Ancient Greece: Underwater Archaeologists Discover Monumental Structure From Site of Pre-biblical Battle

The remains of a huge building from ancient Greece has been discovered by underwater archaeologists working at a site of an epic battle that took place 2,500 years ago.

The monumental structure was found in the shallow waters off the coast of Salamis during excavation work that took place in June and July last year. The Greek Culture Ministry, which announced the discovery, said it dates to the time of the Battle of Salamis—a naval battle between Greek and Persian states that some historians say was a turning point for Western civilization.

Underwater archaeologists were carrying out a survey of the region where they found the remains in the shallow water. The structure was found to be almost 50 feet long and was arranged on a north-south axis. Researchers believe it was a large public building that was used until the late Roman times, in the third century.

ancient greece
A marble head from an ancient Greek statue. Chr. Maraba/Greek Ministry of Culture

The researchers said it would likely have been one of the main public buildings in the area, located at the lowest point of the ancient city—at the port. The team found ceramics, statues, columns or pillars and other features relating to the building. They also found marble sculptures, including the head of a statue of an athlete or god. This, the ministry said, appears to date to the fourth century B.C.

During the 2018 survey, researchers used a new technique where a flexible barrier was constructed, allowing them to drain the area being excavated, get a better view of the site and to take samples of the sediments, helping them date the building.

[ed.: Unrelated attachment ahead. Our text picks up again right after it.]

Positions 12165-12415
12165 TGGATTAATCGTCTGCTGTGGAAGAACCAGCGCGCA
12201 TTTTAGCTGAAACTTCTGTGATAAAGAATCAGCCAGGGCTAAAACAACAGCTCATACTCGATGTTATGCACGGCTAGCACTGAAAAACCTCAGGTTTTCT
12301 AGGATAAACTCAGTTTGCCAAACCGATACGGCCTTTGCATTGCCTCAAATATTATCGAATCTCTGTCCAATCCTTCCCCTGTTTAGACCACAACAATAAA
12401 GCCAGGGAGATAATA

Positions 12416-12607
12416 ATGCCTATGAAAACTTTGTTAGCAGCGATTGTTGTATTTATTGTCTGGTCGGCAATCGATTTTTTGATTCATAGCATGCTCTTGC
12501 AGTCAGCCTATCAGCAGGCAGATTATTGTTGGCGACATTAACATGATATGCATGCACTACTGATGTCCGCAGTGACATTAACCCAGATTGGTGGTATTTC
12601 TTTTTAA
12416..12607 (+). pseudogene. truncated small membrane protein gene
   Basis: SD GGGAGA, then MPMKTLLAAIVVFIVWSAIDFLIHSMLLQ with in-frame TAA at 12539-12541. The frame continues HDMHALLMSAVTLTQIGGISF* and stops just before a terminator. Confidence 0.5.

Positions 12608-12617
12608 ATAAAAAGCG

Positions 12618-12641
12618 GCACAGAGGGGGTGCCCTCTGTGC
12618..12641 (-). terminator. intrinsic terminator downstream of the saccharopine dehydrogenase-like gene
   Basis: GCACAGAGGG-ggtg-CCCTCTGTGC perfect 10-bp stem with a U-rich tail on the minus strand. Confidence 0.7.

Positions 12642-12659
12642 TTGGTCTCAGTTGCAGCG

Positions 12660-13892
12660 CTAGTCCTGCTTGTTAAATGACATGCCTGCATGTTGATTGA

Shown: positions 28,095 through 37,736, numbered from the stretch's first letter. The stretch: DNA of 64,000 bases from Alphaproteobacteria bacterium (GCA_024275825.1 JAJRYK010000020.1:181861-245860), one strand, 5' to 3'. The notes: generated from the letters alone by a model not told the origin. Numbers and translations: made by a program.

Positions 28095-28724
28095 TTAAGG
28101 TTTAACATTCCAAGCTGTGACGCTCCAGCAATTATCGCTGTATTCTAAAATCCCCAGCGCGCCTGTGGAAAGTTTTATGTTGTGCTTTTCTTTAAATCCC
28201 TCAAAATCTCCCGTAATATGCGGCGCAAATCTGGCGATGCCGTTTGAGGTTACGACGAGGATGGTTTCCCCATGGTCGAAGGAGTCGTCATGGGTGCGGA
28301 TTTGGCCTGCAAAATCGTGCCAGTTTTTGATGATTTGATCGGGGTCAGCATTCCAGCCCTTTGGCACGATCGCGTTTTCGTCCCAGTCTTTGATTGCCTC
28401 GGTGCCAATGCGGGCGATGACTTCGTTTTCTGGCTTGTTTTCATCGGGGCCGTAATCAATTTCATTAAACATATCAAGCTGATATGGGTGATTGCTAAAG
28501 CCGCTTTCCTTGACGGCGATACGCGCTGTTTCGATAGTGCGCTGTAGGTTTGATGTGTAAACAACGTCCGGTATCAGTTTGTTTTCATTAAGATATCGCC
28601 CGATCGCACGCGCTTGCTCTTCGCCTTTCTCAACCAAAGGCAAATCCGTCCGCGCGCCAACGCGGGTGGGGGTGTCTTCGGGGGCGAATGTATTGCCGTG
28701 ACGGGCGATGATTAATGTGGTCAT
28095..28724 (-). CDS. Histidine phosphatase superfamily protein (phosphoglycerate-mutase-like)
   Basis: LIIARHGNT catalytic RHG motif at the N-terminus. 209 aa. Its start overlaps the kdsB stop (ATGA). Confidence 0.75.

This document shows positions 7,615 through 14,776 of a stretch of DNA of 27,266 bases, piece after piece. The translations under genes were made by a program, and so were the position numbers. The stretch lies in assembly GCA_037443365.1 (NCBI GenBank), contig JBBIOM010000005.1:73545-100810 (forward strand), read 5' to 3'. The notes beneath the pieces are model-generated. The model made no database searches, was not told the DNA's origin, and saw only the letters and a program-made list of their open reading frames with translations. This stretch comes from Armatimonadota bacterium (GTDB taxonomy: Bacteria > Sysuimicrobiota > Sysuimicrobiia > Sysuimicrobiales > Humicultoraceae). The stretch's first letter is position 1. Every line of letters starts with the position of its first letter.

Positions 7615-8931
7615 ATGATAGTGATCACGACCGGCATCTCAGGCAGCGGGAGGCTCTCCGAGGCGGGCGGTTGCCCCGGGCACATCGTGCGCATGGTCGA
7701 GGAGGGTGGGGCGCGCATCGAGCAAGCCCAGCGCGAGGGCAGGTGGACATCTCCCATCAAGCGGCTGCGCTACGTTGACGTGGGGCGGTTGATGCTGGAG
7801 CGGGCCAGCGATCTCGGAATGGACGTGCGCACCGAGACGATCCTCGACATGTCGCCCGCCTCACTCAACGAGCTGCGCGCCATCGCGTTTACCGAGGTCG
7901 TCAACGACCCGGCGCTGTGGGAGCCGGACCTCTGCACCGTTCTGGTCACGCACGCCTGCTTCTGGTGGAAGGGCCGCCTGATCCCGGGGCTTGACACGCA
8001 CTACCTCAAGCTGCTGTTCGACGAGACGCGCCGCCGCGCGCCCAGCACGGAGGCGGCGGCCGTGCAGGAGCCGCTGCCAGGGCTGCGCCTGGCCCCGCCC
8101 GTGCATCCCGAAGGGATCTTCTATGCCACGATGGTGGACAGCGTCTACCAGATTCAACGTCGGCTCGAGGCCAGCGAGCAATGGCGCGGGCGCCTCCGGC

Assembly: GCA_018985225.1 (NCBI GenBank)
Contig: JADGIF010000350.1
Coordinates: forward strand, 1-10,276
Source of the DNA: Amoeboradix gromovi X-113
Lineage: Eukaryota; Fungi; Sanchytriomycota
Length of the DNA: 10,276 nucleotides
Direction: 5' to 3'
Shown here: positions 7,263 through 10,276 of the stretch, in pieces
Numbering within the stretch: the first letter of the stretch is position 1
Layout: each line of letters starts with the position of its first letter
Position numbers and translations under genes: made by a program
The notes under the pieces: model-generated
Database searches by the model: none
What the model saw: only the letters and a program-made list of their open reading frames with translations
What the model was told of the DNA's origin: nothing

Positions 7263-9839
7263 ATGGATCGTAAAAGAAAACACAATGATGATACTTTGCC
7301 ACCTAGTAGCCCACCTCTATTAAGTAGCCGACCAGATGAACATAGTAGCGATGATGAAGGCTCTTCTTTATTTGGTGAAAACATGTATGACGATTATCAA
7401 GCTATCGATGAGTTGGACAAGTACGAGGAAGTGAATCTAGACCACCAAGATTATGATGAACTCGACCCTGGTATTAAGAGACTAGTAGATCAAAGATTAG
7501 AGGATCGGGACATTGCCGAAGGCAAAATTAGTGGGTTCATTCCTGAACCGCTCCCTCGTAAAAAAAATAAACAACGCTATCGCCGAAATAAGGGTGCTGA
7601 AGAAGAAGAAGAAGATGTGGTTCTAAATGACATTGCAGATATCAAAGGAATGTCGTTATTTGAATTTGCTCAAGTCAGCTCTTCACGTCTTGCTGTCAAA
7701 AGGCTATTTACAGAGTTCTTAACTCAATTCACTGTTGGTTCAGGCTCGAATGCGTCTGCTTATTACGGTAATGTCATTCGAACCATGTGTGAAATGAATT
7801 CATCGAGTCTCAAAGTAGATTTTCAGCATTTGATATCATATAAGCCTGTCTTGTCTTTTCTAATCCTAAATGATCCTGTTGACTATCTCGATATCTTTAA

The discovery of the building is important as it is helping archaeologists reconstruct the geography of the region 2,500 years ago.

At this time—480 B.C.—the Battle of Salamis took place in the straits between Salamis Island and mainland Greece. Following successful invasions by the Persian army, the Greek fleet had withdrawn to Salamis and they were outnumbered. At this point Themistocles, a politician and general, convinced Greek allies to fight, a report of the battle by the U.K.'s Cardiff University notes.

The Persians thought they had the advantage. They entered the straits of Salamis with a view of blocking the entrance. However, their large ships could not be maneuvered in the tight waterways and the Greeks were victorious. After this win, the Greeks defeated the Persians in several other key battles, ending the period of invasion.